Giving leadership to city movements requires collaborative intelligence. Unfortunately, most of us have not received collaboration training as part of our preparation for the leadership roles we hold.
Increasingly, however, our effectiveness in those roles is going to be tied to our competency in our capacity to practice collaborative leadership. This is especially the case in city-wide efforts that often involve players from multiple domains of society with diverse backgrounds, values, and agendas.
Here are some fundamental insights for developing and maintaining your collaborative intelligence.
Leadership is personal, not just positional:
In the collaborative world leaders have influence not just because of the title they carry or position they occupy. Their leadership relies on elements far more personal: personality, character, demeanor, likeability, relationship. Effective collaborative leaders nurture their personal connections.
Trust is the currency of collaborative teams:
Player’s credibility sets their line of credit with other members of the team. It takes awhile to make deposits into this account. It takes much less time to drain it. In fact, one move can bankrupt a leader’s trust level. If trust is violated, whether intentionally or unintentionally, leaders must move to address the breach immediately. Honesty, transparency, and responsible accountability must come into play.
Communication is the lifeblood of collaboration:
Collaborations are living things. They are born and nurtured to flourish, or they can be treated in ways that stunt their growth or even cause them to die. What brings life to every aspect of collaborative efforts is communication. Collaborative initiatives require information to survive and to thrive in carrying out their mission. The quality of this information, and the premium placed on developing and maintaining a culture of robust communication, determines the strength of the collaborative venture.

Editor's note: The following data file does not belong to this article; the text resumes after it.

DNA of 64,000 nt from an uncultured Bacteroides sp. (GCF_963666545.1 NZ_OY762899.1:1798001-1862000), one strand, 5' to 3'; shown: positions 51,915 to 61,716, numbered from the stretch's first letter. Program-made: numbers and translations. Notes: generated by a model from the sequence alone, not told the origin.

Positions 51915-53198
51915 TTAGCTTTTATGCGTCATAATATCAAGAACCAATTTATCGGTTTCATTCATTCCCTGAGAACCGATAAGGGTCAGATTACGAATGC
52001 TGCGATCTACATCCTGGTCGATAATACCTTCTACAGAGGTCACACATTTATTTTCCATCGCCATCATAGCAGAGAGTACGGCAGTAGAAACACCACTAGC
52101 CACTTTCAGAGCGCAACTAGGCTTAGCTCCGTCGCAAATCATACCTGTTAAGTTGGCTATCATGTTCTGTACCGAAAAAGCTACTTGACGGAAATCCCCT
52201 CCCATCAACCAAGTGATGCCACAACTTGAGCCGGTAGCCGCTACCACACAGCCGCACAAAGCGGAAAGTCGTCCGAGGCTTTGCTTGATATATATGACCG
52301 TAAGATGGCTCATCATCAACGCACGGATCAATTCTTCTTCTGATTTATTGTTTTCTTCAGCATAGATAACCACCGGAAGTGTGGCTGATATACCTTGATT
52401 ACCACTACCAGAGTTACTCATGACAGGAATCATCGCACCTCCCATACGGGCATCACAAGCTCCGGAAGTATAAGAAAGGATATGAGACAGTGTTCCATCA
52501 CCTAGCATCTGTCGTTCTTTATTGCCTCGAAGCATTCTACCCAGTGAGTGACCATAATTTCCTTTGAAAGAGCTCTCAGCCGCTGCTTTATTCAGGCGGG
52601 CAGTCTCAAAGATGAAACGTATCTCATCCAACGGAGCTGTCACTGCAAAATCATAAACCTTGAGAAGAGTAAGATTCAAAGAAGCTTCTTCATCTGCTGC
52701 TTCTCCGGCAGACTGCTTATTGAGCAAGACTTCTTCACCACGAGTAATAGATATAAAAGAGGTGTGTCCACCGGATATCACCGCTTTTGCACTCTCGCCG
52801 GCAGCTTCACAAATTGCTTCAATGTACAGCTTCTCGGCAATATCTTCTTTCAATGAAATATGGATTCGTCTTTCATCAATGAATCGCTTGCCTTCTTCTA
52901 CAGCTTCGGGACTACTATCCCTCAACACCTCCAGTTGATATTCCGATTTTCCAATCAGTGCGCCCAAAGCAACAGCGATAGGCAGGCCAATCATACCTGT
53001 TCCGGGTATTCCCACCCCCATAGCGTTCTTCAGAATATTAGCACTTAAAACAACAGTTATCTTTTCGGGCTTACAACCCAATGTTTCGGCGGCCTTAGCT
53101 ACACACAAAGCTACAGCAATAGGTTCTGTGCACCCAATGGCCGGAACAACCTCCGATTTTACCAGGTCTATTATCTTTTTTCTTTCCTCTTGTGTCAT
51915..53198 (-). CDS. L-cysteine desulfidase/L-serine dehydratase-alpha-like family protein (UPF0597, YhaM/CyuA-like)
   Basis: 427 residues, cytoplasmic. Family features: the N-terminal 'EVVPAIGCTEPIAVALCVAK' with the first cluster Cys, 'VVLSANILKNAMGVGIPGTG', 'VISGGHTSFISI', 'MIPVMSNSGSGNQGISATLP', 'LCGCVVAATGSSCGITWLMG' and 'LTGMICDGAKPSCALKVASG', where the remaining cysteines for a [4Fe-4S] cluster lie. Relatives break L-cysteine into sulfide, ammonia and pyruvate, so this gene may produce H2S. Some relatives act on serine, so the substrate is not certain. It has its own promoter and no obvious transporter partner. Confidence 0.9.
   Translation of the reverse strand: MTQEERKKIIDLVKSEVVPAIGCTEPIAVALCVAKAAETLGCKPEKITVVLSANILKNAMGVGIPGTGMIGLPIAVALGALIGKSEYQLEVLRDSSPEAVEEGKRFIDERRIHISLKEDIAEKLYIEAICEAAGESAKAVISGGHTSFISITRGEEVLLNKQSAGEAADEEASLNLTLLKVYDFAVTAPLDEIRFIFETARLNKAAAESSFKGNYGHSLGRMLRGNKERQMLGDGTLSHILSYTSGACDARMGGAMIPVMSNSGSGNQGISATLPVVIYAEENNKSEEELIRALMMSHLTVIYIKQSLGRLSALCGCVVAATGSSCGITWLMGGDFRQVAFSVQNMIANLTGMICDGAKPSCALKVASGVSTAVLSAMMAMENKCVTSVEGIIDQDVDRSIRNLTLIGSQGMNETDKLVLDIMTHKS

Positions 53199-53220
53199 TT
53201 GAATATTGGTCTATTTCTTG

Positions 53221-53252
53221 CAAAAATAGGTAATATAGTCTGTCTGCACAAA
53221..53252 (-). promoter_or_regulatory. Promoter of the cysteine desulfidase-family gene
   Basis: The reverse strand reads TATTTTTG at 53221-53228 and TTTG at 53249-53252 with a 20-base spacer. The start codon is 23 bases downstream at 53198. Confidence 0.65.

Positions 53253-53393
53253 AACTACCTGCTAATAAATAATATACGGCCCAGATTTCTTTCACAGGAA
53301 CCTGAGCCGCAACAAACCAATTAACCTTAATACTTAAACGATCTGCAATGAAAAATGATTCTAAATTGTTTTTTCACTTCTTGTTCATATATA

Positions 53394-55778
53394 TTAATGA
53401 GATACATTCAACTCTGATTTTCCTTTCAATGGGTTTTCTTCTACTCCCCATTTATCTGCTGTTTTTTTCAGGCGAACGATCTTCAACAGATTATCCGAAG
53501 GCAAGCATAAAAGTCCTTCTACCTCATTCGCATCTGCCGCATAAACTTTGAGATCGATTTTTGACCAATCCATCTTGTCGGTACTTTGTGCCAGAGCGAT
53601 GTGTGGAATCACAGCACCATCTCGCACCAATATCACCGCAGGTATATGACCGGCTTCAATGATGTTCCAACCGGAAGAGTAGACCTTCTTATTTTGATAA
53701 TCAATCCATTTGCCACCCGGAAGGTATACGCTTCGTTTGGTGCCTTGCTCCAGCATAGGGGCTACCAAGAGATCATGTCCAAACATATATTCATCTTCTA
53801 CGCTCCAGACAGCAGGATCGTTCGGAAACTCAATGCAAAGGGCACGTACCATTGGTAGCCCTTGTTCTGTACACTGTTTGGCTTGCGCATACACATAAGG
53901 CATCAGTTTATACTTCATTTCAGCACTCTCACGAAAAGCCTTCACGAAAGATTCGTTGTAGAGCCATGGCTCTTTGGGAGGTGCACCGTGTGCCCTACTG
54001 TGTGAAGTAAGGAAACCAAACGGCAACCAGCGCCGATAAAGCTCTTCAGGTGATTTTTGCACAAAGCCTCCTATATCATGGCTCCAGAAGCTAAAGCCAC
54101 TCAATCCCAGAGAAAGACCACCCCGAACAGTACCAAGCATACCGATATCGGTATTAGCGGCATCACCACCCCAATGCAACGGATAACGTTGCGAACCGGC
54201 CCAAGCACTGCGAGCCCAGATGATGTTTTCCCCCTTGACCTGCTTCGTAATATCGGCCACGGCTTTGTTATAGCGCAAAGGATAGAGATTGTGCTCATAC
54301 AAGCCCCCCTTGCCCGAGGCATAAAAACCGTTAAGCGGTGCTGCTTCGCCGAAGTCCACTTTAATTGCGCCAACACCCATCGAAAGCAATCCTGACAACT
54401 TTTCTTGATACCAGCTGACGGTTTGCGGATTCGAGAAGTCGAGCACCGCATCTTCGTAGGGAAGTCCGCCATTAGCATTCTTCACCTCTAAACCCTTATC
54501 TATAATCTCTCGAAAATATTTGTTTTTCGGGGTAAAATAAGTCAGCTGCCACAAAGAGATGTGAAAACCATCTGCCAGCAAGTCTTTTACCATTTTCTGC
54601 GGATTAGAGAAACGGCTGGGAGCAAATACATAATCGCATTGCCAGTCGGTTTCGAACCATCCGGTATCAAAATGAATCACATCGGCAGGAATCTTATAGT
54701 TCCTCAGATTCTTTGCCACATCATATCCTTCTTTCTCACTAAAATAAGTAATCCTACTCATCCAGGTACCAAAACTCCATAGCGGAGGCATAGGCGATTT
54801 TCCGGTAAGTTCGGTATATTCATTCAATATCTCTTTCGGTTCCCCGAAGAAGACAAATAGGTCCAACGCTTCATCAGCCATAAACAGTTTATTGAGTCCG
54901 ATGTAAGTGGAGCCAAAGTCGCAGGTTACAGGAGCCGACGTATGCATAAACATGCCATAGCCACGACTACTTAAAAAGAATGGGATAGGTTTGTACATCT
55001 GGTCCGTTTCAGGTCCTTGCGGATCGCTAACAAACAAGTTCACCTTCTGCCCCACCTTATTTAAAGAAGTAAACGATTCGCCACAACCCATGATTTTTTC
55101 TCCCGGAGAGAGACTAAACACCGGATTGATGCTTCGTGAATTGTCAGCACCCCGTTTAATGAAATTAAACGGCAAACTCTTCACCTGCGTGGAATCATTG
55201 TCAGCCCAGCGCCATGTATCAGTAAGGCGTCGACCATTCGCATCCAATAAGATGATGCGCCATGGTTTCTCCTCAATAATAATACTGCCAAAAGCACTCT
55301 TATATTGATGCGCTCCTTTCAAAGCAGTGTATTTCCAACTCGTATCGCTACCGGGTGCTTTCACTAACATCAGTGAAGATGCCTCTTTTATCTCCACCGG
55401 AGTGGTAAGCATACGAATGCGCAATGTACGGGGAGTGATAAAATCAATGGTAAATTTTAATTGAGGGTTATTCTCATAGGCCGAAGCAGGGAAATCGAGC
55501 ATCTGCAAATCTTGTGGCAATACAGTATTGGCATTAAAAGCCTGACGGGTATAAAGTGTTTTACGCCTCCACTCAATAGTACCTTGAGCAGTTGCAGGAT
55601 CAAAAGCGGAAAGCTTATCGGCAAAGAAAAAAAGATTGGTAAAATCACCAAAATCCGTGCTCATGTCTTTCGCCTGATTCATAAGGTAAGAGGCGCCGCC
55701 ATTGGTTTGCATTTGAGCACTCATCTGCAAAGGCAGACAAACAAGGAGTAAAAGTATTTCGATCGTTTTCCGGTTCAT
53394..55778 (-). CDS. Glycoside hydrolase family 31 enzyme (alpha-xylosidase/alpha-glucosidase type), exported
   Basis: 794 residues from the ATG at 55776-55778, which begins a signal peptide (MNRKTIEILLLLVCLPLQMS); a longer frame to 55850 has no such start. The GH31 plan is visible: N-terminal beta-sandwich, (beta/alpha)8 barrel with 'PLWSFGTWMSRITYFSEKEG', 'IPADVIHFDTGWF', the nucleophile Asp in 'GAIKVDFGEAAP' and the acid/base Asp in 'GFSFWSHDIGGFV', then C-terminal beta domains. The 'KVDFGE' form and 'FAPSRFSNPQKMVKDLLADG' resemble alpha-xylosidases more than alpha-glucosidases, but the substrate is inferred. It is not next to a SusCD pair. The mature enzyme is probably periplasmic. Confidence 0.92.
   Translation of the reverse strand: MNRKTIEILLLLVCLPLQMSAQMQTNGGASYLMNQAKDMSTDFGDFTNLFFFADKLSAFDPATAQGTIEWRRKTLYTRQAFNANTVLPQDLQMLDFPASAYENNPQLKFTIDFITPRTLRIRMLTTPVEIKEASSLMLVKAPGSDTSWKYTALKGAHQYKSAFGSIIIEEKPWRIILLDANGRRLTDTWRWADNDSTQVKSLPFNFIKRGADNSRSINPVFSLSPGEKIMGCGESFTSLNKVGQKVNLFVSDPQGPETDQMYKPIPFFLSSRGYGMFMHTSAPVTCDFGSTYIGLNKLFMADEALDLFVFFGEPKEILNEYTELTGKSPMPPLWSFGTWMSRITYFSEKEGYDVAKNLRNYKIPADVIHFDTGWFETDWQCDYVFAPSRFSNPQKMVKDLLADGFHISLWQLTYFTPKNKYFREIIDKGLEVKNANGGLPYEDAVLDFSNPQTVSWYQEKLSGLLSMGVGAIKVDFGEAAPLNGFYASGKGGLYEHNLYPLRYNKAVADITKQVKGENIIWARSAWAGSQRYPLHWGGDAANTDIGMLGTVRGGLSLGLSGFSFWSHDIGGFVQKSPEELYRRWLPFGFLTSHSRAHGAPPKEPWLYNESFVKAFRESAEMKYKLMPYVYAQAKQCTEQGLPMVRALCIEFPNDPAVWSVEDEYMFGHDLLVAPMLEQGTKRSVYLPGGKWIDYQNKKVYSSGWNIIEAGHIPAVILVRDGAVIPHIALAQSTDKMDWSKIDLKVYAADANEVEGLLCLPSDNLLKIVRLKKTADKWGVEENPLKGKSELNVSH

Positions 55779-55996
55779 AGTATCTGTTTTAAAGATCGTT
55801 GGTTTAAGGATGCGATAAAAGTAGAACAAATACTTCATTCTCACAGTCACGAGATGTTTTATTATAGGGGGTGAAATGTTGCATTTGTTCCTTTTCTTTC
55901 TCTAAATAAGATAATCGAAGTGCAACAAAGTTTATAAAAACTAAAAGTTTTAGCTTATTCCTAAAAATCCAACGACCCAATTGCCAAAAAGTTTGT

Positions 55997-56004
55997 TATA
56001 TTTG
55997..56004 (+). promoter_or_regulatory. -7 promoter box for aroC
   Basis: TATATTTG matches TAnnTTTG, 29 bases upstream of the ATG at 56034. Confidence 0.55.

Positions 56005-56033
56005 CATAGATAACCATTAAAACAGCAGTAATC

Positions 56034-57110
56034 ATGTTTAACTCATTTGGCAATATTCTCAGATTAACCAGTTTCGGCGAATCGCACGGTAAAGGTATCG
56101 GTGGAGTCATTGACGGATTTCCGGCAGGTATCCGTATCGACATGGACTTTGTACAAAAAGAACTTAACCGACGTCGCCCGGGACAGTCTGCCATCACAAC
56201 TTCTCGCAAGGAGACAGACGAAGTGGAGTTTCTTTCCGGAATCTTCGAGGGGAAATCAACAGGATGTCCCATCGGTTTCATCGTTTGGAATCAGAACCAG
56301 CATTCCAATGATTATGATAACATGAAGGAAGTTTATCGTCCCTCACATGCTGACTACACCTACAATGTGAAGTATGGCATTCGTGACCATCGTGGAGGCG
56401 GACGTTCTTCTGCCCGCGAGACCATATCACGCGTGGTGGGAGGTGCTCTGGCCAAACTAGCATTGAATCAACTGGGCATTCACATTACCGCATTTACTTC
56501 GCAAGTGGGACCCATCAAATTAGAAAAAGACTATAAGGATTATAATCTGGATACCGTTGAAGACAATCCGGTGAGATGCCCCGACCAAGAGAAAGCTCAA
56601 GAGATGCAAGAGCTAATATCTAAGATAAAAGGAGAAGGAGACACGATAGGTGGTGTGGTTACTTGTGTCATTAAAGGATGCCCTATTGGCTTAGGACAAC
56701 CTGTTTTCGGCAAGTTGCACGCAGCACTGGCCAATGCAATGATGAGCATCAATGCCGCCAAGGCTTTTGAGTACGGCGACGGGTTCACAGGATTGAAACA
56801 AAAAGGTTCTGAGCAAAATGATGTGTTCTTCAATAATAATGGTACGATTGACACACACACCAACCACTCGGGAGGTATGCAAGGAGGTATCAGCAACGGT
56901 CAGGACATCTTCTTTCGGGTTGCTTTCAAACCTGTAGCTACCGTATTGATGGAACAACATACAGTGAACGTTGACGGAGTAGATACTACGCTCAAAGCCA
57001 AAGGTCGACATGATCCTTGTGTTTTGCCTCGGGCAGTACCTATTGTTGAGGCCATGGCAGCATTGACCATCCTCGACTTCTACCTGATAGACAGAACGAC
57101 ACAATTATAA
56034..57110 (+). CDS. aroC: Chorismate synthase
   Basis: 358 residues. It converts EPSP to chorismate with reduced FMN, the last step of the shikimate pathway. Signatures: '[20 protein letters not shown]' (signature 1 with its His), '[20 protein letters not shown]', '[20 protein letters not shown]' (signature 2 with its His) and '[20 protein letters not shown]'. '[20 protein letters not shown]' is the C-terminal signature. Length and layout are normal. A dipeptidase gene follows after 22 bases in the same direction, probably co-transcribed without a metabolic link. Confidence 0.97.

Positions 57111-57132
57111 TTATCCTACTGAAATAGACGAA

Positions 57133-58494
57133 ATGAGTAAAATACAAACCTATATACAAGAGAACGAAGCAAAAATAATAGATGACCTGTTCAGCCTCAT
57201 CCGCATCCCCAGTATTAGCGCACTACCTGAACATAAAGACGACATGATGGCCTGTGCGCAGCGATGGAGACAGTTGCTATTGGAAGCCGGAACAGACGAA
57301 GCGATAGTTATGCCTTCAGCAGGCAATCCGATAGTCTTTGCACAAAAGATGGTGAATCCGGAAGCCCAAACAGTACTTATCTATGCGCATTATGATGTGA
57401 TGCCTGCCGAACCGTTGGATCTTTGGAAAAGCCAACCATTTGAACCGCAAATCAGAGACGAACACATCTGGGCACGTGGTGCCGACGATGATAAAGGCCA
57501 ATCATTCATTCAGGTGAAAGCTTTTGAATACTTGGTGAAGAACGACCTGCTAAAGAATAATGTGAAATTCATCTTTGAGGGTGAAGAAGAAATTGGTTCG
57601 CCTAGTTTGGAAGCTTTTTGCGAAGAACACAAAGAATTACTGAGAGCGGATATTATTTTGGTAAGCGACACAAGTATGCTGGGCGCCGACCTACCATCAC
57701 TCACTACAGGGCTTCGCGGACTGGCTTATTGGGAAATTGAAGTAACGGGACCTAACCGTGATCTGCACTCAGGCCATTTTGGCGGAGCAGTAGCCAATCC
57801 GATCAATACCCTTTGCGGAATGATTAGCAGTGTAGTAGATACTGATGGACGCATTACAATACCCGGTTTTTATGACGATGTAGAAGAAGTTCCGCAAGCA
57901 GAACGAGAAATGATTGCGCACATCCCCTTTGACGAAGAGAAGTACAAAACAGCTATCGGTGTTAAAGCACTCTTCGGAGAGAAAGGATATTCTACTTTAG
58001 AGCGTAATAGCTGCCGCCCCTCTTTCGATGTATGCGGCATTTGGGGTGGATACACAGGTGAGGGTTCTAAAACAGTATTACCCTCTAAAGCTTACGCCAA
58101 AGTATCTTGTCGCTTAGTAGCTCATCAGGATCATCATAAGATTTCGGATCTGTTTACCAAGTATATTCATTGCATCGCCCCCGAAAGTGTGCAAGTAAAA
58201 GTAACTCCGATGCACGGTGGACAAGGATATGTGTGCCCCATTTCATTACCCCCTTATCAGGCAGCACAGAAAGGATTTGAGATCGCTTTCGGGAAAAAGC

Mission is the key affinity for collaborative efforts:
What binds collaborative teams together is shared mission. This is the “why” of the enterprise. Effective collaborative leaders capitalize on this understanding to build the partnerships and to motivate various stakeholders for mission success. Leaders with high collaborative intelligence focus on the mission imperatives, not the “how to” of command and control approaches.
Accountability must be both championed and practiced:
This accountability must be mutual and equally embraced. In other words, leaders can’t expect others in the organization to adopt degrees of accountability that are not practiced by the leaders at the top of the organization. Collaborative cultures don’t adopt expectations and practices that accept varying levels of responsibility. Top leaders cannot hide behind their mistakes or pin responsibility for failure on others.
Expectations are clear and spelled out:
Effective leaders in an age of collaboration know the importance of developing and operating with clear expectations. These are not taken for granted but are spelled out so that mutual accountability can function properly. “This is what you can expect from me” and “here’s what I expect from you” are critical understandings in any collaborative effort that proves to be a significant community effort.
Roadblocks to collaboration must be called out and addressed:
The list of hindrances to successful collaboration include competing egos, the need of some parties to control the operation, a scarcity mentality that militates against shared success among multiple parties, just to get started. Values clashes, poor communication, breakdowns in execution also challenge the vitality and even sustainability of any collaborative initiative that targets significant societal change or addresses any major community issue. These must be called out by the leadership and addressed, not just for the sake of operational viability, but also to maintain motivational commitment to the cause.
Remember the 3 P’s of collaboration: patience, persistence, and perseverance:
Collaborative efforts typically take longer than expected, encounter more problems than anticipated, and require greater expense of energy and resources than imagined. But leaders of successful city-wide efforts would uniformly agree that the rewards make it worth the commitment.
For more on this topic visit Good Cities’ Podcasts and select podcast 008 — “Axioms for Collaboration”